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In far antiquity the Fir Bolg were the rulers of Ireland (at the time called Ériu) immediately before the arrival of the Tuatha Dé Danann, or the Children of Danu, whom many interpret as the Gaelic gods. The King of the Tuatha Dé Danann, Nuada, sued for half the island for his people, but the Fir Bolg king refused. They met at the Pass of Balgatan, and the ensuing battle - the Battle of Mag Tuired - went on for four days. During the battle, Sreng, the champion of the Fir Bolg, challenged Nuada to single combat. With one sweep of his sword, Sreng cut off Nuada's right hand. However, the Fir Bolg were defeated and their king, Eochaidh, was slain by a goddess, The Morrígan, though the fierce efforts of their champion Sreng saved them from utter loss. The Tuatha Dé Danann were so touched by their nobility and spirit they gave them one quarter of the island as their own. They chose Connacht and are mentioned very little after this in the myths.
The origin of the Fir Bolg name is the subject of some dispute. Older commentators consider them the "men of (the god/dess) Bolg" or "men of bags" (compare Irish bolg meaning 'belly', 'bag').
Tribal origins and history 
These people arrived in Ireland in three groups, the Fir Bolg, the Fir Domnann and the Gáilióin. According to the model proposed by O'Rahilly: the Fir Bolg are linked to the historical Belgae, known from Gaul and Britain, and to the historical Builg of Munster; the Fir Domnann to the British Dumnonii; and the Gáilióin are the Laigin, who founded Leinster. According to this model, the three groups probably represent the Ivernic-speaking peoples who inhabited Ireland before the Goidelic-speaking Gaels.
The Fir Bolg were recorded as being ejected from Ireland and returning under a King named Aengus. The Fir Bolg were given, as a place of settlement, the Aran Islands and surrounding coastland (the largest of these Islands, Inishmore—Árainn—is home to a fortress allegedly related to Aengus and the Fir Bolg, Dún Aengus). This episode of history, in which the Fir Bolg come from what is assumed to be a place near modern Scotland, settle in Ireland, and then go to the Aran Islands, on Ireland's western fringe, has given rise to one interpretation of Fir Bolg origins. A Pictish invasion of Ireland is the proposition in this account, and the Aran Islands were a last refuge for this invading force.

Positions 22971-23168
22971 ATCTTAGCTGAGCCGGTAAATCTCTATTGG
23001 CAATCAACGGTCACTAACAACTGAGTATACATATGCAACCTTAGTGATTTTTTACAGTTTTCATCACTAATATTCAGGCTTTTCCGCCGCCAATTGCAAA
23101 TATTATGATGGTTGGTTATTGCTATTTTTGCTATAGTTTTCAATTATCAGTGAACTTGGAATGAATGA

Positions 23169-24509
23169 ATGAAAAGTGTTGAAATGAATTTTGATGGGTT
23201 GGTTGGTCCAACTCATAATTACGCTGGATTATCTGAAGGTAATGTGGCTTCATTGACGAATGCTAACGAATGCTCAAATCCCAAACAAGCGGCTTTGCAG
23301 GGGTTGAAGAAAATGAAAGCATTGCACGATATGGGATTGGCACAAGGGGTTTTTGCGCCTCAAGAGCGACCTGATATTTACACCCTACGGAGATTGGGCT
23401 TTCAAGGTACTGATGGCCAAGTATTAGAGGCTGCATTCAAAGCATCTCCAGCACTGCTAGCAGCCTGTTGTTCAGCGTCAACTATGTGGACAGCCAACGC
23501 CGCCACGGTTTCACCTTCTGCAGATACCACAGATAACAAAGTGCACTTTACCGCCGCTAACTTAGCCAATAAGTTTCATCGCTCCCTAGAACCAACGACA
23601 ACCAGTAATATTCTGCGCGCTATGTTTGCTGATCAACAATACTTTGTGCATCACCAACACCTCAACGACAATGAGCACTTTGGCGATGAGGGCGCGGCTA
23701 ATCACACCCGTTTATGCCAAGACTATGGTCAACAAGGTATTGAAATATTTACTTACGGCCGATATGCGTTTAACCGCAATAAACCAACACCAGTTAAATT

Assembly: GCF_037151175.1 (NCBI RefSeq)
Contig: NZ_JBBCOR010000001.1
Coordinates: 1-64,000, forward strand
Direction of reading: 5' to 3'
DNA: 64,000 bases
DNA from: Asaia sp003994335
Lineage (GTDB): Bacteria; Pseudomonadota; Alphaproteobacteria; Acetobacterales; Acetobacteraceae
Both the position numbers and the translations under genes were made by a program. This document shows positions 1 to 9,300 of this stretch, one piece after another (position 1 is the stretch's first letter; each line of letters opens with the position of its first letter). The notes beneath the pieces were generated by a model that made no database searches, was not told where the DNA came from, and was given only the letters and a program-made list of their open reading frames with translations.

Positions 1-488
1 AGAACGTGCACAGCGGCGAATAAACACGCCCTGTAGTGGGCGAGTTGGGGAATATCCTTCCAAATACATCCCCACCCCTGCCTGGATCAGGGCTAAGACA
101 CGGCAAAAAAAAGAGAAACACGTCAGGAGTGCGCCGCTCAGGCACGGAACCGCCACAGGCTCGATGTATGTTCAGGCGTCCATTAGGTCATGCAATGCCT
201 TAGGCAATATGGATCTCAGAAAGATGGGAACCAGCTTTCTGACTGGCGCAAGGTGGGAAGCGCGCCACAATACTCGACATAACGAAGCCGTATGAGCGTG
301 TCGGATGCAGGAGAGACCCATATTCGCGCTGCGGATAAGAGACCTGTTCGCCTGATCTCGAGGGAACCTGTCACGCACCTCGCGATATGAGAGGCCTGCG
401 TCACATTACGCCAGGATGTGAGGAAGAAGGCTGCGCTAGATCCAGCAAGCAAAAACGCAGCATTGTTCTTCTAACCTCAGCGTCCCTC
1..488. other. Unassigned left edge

|Mythical invasions of Ireland||Succeeded by
Tuatha Dé Danann
Popular culture 
In the City of Heroes universe, a faction called "Fir Bolg" battles a faction named Tuatha Dé Danann based on the Irish history, although not in human form. Redcaps, mischievous fae creatures resurrect the Fir Bolg as flaming animated pumpkin plants, and the Tuatha Dé Danann as werewolf-like creatures with antlers and goat's legs.
In EVE Online, a Firbolg is a type of fighter drone, a frigate-size unpiloted automated attack ship that can only be utilised by carrier-class capital ships.
In the AD&D Universe, the firbolgs are a race of giants.
In the Myth (series) universe, the fir'Bolg are a muscular and hardy woodsmen race skilled in archery.
In the Dark Age of Camelot universe, the firbolg (or Fir'bolg) is a playable race of the hibernian realm, a half man, half giant, known for its strength and size.
In Huntik: Secrets and Seekers Firbolg the fierce giant is the name of one of the creatures known as the Titans that the characters of the series can summon to aid them in battle.
See also 
- Na fir bolg (a folk music festival)
- Ellis, Peter Berresford (2002) The Mammoth Book of Celtic Myths and Legends; pp 28. Constable & Robinson
- Squire Celtic Myth and Legend; pp. 47-77
- O'Rahilly, T. F. (1946) Early Irish History and Mythology. Dublin Institute for Advanced Studies
- Carey, John (1998) "Fir Bolg: a Native Etymology Revisited" in: Cambridge Medieval Celtic Studies 16 (Winter 1998), pp. 77–83.
- Squire, Charles (190-?) Celtic Myth and Legend. London: Gresham
Further reading 
- Arbois de Jubainville, Henri d' (1884) Le Cycle mythologique irlandais. Osnabrück: Zeller
- Wilde, Sir William R. (1867) Loch Corrib, Its Shores and Islands. Dublin: McGlashan & Gill, chap. viii
- Arrowsmith, Nancy, with Moorse, George (1977) Field Guide to the Little People. London: Macmillan